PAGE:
McDonald's Serves Up CEO Change

Updated from 3:19 p.m. ET to include closing share price, volume information.

NEW YORK ( TheStreet) -- Are you still lovin' it?

That's the question facing McDonald's ( MCD) investors on Thursday following news that Jim Skinner, the company's chief executive officer since November 2004, plans to retire this summer. Skinner, who also chairs Mickey D's board, is hanging up his fry basket, effective June 30, with Don Thompson, the current president and chief operating officer, taking over the top job.

The choice of Thompson was pretty straightforward for McDonald's as he's been a key part of the success the company has enjoyed during Skinner's tenure. Before being named to the president and COO roles in January 2010, Thompson was the president of McDonald's USA for four years, and, as the company put it, was "responsible for the strategic direction and positive business results of the nearly 14,000 restaurants in the U.S."

McDonald's, of course, saw a renaissance in its U.S. business during that time, successfully updating its menu with smoothies, a variety of coffee drinks, expanded breakfast items and more healthy choices across the board. The past two years have seen the overall company post impressive top-line growth of nearly 20% with revenue totaling $27 billion in 2011, up from $22.7 billion in 2009, and the U.S. business continues to outperform the rest of the company.

Wall Street has rewarded McDonald's for that performance, sending the stock up 30.7% in 2011, the best performance within the Dow last year, but the shares have been left behind somewhat in 2012, losing nearly 4% even as the broad market has continued to rally off the October lows.

Oppenheimer wasn't fazed in the slightest by the succession news, saying: "The departure of Mr. Skinner has no impact on our investment thesis or outlook for fundamentals."

The firm, which has a perform rating, the equivalent of a hold, on McDonald's shares, acknowledged the significance of Skinner's achievements and feels that Thompson is certainly up for the job.

"Mr. Skinner leaves an unmatched legacy as he strategically designed and implemented MCD's historic turnaround which drove 21% annual shareholder returns under his leadership," Oppenheimer wrote in an intraday research note on Thursday, adding later: "We believe Mr. Thompson is an excellent choice to carry forward the principles Mr. Skinner grounded."

The market reaction to the news was fairly muted with McDonald's shares closing down 92 cents, less than 1%, at $95.80. Volume totaled 7.7 million vs. the issue's trailing three-month daily average of 5.4 million. The stock has slumped roughly 6% since hitting a 52-week high of $102.22 on Jan. 20, and currently trades at a forward price-to-earnings multiple of 15.2X. That compares to a multiple of 13.4X for the S&P 500 as of Friday's close.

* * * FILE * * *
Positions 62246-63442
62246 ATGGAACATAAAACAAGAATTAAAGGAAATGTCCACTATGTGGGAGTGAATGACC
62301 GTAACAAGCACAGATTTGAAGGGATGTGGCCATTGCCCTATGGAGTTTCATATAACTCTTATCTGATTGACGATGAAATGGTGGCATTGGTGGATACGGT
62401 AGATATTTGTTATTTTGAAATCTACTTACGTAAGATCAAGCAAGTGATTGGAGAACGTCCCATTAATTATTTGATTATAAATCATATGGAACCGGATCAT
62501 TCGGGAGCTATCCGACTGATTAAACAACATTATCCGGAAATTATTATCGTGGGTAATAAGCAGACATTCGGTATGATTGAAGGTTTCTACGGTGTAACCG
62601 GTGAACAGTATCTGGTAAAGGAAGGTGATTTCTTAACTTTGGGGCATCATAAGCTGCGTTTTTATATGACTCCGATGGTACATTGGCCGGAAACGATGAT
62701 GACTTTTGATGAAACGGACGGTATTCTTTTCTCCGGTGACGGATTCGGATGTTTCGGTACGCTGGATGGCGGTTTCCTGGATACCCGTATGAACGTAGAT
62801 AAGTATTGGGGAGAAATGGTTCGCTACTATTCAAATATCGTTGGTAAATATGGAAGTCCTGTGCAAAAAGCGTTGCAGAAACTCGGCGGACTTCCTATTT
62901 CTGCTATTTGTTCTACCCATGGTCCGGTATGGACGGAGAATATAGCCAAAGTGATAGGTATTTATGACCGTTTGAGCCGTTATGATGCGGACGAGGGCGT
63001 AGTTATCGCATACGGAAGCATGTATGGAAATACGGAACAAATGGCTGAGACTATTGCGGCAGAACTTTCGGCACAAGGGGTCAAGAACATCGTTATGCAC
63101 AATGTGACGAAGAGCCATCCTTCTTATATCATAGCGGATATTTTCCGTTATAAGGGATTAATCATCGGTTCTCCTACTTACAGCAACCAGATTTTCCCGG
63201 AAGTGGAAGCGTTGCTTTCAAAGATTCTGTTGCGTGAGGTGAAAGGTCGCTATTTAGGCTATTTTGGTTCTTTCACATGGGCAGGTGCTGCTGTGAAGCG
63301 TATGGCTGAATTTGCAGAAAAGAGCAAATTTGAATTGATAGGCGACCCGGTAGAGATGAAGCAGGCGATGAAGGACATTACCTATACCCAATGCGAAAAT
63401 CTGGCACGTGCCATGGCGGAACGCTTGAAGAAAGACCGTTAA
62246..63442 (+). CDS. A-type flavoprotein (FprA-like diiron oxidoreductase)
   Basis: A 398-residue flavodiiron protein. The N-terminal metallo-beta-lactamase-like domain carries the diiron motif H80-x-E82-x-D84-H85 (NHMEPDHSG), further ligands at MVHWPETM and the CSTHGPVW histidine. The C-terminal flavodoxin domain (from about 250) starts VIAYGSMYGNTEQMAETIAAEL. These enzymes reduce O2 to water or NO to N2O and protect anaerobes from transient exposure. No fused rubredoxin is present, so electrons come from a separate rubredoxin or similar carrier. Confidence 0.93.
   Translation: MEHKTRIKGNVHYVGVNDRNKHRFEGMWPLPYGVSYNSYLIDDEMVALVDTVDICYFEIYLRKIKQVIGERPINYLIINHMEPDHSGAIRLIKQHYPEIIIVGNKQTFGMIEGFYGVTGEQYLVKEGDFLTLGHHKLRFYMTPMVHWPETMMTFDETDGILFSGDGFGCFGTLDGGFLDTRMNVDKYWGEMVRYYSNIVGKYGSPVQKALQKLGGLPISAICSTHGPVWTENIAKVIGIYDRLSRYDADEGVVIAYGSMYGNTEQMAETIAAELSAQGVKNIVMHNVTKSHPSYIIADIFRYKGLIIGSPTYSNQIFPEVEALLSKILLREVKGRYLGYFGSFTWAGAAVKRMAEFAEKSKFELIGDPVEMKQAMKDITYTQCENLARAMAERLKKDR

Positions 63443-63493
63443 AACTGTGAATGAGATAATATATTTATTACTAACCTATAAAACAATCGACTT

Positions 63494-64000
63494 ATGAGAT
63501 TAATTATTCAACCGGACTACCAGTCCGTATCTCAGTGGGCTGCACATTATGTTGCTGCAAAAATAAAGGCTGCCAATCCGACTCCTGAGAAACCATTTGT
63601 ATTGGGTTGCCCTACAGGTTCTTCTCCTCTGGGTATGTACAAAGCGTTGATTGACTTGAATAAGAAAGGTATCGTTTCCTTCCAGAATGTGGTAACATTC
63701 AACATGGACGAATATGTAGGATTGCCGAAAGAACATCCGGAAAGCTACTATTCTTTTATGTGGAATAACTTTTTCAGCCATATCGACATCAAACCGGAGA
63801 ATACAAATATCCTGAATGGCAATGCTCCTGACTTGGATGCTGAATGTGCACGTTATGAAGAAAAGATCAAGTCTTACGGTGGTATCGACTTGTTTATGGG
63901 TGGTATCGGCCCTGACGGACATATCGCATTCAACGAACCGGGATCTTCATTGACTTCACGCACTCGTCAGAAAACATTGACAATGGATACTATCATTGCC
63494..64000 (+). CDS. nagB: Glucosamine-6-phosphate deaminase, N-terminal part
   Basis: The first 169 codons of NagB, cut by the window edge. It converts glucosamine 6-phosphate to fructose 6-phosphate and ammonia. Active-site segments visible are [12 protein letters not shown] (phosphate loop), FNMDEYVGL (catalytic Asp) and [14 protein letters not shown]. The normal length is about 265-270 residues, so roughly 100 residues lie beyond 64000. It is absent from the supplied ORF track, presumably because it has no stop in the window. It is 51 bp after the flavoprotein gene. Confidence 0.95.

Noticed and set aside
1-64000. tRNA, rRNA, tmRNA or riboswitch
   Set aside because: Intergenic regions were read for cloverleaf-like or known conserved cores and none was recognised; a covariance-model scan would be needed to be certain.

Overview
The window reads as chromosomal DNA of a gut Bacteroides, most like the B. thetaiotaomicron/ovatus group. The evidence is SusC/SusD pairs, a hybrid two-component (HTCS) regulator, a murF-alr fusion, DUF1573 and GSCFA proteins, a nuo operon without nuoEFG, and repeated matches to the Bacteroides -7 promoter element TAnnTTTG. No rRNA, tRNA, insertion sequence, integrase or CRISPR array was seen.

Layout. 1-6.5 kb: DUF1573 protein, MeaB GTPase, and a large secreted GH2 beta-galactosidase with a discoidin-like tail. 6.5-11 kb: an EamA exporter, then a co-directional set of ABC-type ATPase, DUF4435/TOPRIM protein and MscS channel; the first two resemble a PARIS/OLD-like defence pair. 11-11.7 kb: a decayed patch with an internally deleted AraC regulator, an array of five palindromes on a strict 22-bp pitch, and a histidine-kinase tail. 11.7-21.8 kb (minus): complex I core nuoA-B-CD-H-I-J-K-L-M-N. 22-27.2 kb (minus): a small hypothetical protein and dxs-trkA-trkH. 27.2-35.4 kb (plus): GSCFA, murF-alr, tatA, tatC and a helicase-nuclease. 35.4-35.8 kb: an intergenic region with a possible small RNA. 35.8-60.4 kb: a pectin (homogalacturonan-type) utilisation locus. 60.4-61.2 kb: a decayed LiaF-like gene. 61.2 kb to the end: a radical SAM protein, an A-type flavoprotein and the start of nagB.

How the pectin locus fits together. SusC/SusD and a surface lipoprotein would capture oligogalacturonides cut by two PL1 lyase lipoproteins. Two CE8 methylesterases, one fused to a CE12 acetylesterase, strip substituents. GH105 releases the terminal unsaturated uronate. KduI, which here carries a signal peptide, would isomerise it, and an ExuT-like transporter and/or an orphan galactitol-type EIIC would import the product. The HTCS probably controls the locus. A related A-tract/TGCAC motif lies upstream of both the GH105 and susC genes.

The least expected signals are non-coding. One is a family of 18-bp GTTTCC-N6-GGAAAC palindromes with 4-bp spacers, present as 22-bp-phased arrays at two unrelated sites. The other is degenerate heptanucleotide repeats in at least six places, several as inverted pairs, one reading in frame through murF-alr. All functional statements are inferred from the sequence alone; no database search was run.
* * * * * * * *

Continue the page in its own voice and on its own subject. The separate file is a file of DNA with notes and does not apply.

At current levels, the multiple on McDonald's shares is below both 18.9X for Yum! Brands ( YUM), whose brands include KFC and Taco Bell; and 22.8X for Wendy's International ( WEN), which surpassed Burger King as the no. 2 U.S. burger chain earlier this week.

Mickey D's also wins the dividend comparison with a 2.9% forward annual yield vs. 1.6% for both Yum! and Wendy's.

The sell side was modestly bullish ahead of the news with 19 of the 29 analysts covering McDonald's at either strong buy (6) or buy (13) and the rest viewing the shares as a hold. The 12-month median price target sits at $108.

McDonald's is slated to report its first-quarter results on April 20, and the average estimate of analysts polled by Thomson Reuters is for a profit of $1.23 a share on revenue of $6.54 billion.

There is some concern in the market about margin pressures in Asia and Europe though as voiced by Sterne Agee on March 9 after McDonald's reported global same-store sales growth of 7.5% in February.

The 11.1% comps increase in U.S. stores, thanks to strong demand for its Chicken Bites product, was a positive but McDonald's performance fell short overall, Sterne Agee said, as the results in both Europe and Asia missed the mark, coming in at 4% and 2.4% respectively vs. the firm's estimates of 8.5% and 9%. The firm reiterated a buy rating and $112 price target on the stock but said McDonald's may have telegraphed some concern about its bottom line in the first quarter.

"In the release, management provided cautious commentary for operating income growth expectations in 1Q, given economic uncertainty, austerity measures in Europe and commodity and labor cost pressures primarily in the U.S.," the firm said. "While management's comments were not materially different from prior commentary, we view the fact that it was reiterated as a potential hint that consensus expectations (presently $1.24) are slightly too high."

With the company giving Wall Street plenty of lead time ahead of the change in the C-Suite, Thursday's weakness in the stock is likely attributable more to the fresh worries about the economic health of both the Eurozone and China that have the broad market on pace for a third-straight decline.

Investors should be looking to the first-quarter conference call, though, for the beginnings of an indication of what direction Thompson plans to steer the ship when he takes over. Thompson's appointment is definitely of the "more of the same" variety -- and given the company's track record over the last few years, that's a good thing -- but he also faces a different set of challenges than Skinner did, namely maintaining strong growth, rather than revitalizing a venerable brand.

Check out TheStreet's quote page for McDonald's for year-to-date share performance, analyst ratings, earnings estimates and much more.

-- Written by Michael Baron in New York.

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